In the diagram, the evaluation volume for microscopy involving observation of a planar surface and macro-streak-flaw test involving observation of a curved surface, was given by the thickness of inclusions observed on the test surface (set to be 10 μm for ease of understanding) multiplied by the inspection area of the test surface. Using the following equation, the fatigue volume under rolling contact surface was estimated for three types of bearings with different sizes and was shown in the diagram in weight.

(Fatigue volume)=(Hertzian contact area between a rolling element and an inner race)×(depth at 90% of maximum shear stress)

The fatigue volume for each bearing is in the order of 1 g for general-purpose ball bearings, 100 g for railroad bearings, and 10 kg for large rolling mill bearings, varying by a factor of approximately 10,000.

Thus, a method intended for evaluating large inclusions needs to be able to evaluate inclusions not only over a broad size range, but also in large evaluation volumes. The large volume inspection is also necessary because a fatigue volume of 1 g can add up to the order of kilogram if the number of the parts is significantly large.

Different methods for the evaluation of inclusions are described below in the increasing order of inspection volume.

(1) Microscopy

Microscopy techniques used to evaluate inclusions are the techniques according to JIS and ASTM-E45 and the technique combined with extreme-value statistical analysis that can evaluate an increased volume. The evaluation volume of the technique combined with extreme-value statistical analysis is approximately 1 g, an amount close to the fatigue volume of general-purpose ball bearings, while the volume may vary depending on the conditions.

(2) Total Oxygen Analysis

The total oxygen analysis is a relatively simple, effective technique used in the evaluation of the cleanliness for a long time. The technique is still used in comparing product quality. Although the oxygen content is correlated to the L10 life, the oxygen analysis is not a direct method and cannot provide information about the size of inclusions.

(3) Macro-Streak-Flaw Test

This test (Method of macro-streak-flaw test for steel: JIS G0556) has a small evaluation area and is thus not practical in the detection of large inclusions.

(4) High-Frequency (50 MHz) Ultrasonic Flaw Detection Testing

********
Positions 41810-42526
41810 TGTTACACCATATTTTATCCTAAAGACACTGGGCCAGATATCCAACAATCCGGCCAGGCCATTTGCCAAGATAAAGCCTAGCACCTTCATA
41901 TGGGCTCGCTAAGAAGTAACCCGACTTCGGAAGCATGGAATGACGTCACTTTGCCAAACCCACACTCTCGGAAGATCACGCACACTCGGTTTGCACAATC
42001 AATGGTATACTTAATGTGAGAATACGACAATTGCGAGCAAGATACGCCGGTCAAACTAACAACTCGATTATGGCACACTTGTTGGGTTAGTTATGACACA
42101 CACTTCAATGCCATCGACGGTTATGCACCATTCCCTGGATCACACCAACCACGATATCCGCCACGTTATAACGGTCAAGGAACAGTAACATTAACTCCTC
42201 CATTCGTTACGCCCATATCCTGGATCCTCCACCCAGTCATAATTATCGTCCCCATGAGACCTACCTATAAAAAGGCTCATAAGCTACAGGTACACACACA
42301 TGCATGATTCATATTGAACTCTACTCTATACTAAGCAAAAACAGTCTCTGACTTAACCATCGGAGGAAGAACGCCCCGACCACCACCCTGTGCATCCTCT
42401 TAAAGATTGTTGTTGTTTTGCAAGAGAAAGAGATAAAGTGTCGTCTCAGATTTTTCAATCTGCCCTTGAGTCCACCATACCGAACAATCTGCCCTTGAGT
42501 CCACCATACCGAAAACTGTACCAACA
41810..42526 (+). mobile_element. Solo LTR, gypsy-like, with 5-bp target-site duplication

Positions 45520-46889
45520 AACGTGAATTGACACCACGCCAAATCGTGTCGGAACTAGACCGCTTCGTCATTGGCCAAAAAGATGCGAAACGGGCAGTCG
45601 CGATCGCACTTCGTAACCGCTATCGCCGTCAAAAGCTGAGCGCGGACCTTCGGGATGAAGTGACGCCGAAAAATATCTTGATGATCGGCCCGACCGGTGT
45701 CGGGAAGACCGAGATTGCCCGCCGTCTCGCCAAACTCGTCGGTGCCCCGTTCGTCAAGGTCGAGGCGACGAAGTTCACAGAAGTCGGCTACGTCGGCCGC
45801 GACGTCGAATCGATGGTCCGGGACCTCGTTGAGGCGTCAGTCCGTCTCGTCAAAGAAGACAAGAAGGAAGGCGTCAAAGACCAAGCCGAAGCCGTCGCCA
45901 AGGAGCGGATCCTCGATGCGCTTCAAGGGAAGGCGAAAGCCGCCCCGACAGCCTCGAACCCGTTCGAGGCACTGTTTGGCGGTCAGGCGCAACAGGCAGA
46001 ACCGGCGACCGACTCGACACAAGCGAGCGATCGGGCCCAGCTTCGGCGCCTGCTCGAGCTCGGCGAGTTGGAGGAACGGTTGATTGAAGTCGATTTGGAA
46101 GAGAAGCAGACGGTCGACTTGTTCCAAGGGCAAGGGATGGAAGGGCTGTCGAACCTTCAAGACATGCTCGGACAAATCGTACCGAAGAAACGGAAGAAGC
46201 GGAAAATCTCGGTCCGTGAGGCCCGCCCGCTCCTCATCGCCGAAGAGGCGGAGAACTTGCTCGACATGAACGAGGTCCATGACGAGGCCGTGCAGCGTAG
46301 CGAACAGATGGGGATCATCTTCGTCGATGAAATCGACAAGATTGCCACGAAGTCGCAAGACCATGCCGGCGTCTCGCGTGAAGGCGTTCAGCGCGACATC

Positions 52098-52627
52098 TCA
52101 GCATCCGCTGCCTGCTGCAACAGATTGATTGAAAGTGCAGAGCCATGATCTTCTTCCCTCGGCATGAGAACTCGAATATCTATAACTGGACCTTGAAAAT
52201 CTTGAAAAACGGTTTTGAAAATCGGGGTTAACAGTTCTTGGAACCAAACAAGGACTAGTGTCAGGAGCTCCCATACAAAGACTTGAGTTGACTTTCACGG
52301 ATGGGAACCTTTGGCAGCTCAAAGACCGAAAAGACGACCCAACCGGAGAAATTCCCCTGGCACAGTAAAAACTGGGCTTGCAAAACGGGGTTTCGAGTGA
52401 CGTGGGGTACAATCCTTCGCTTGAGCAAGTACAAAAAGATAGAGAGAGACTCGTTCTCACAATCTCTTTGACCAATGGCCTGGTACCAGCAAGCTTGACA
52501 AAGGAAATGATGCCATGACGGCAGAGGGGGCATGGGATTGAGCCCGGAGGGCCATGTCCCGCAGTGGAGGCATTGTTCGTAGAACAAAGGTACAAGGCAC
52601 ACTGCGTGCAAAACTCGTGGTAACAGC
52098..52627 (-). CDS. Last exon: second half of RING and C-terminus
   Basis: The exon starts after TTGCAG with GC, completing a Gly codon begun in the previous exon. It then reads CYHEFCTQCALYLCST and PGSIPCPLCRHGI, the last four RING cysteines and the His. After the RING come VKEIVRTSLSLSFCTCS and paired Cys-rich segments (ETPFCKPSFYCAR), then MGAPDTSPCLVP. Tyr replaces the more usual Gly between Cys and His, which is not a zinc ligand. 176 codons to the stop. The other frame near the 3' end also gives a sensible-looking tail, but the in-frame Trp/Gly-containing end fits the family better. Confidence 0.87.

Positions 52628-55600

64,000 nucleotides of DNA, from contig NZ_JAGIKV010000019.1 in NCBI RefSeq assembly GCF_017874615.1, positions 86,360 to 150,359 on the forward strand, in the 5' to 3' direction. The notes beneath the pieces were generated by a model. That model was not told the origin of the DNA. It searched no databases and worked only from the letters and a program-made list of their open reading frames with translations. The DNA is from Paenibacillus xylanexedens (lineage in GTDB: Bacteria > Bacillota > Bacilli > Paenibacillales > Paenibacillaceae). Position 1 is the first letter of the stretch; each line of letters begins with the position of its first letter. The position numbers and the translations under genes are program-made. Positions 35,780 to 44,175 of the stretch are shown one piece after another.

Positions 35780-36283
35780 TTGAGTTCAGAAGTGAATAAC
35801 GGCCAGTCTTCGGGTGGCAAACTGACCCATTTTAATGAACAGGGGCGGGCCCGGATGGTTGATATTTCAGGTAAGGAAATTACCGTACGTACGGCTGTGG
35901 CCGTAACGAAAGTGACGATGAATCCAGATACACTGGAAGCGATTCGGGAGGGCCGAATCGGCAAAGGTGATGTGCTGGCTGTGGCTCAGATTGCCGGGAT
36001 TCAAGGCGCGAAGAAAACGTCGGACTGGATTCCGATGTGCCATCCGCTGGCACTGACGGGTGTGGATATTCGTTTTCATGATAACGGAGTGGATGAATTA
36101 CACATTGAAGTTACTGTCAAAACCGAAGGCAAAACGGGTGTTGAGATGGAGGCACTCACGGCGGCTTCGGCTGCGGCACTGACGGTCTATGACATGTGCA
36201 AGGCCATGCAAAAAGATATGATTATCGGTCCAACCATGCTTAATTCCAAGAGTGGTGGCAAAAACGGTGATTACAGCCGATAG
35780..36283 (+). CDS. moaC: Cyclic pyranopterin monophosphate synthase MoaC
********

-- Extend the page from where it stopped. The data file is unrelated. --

While the high-frequency (50 MHz) ultrasonic flaw detection testing can be used as an alternative to microscopy, it cannot provide sufficient information about chemical composition, size and morphology of inclusions.

(5) Ultrasonic Fatigue Fracture Test

In the ultrasonic fatigue fracture test, specimens are fatigued at a high frequency in the ultrasonic range, and the inclusions exposed on the fracture surface and served as the origins of fracture are directly observed. Unlike most fatigue tests that are time-consuming, the ultrasonic fatigue fracture test is performed at 20 kHz and 107 times repeated load is completed in 10 minutes. The inspection volume for each test specimen is approximately 40 mm3, so that if the test is performed on 20 test specimens, the total inspection weight will be 6 g and if the extreme-value statistical analysis is further used to estimate a volume of 10 times, the total inspection weight will become 60 g. A drawback of the ultrasonic fatigue fracture test is that it can evaluate the specimens only in its transverse cross-sections in an axial load test. To evaluate the cleanliness of steel, specimens must be also evaluated in longitudinal cross-sections since the metal flow can have different directions depending on working process in the fatigue volume of actual bearings. In this aspect, the ultrasonic fatigue fracture test is less favored than microscopy combined with the extreme-value statistical analysis.

(6) Slime Extraction and Acid Extraction

Despite being direct methods to determine the size distribution of inclusions, slime extraction and acid extraction are time-consuming processes. Moreover, the two processes cannot properly evaluate B-type inclusion clusters in large volume tests.

(7) 5 to 25 MHz UT

Although ultrasonic flaw detection testing at a flaw detection frequency of 5 to 25 MHz (referred to as “5 to 25 MHz UT,” hereinafter) is effective in the evaluation of steel reliability, it is not an effective approach to evaluating effective life span. However, the 5 to 25 MHz UT is appropriate for detecting rare large inclusions because of its large inspection volume.

The present inventors compared different combinations of the above-described techniques for evaluating inclusions and have found that the extreme-value statistical analysis of the results of microscopy combined with the 5 to 25 MHz UT (preferably 15 MHz UT) is the most effective approach to evaluating inclusions sized several to several hundred μm.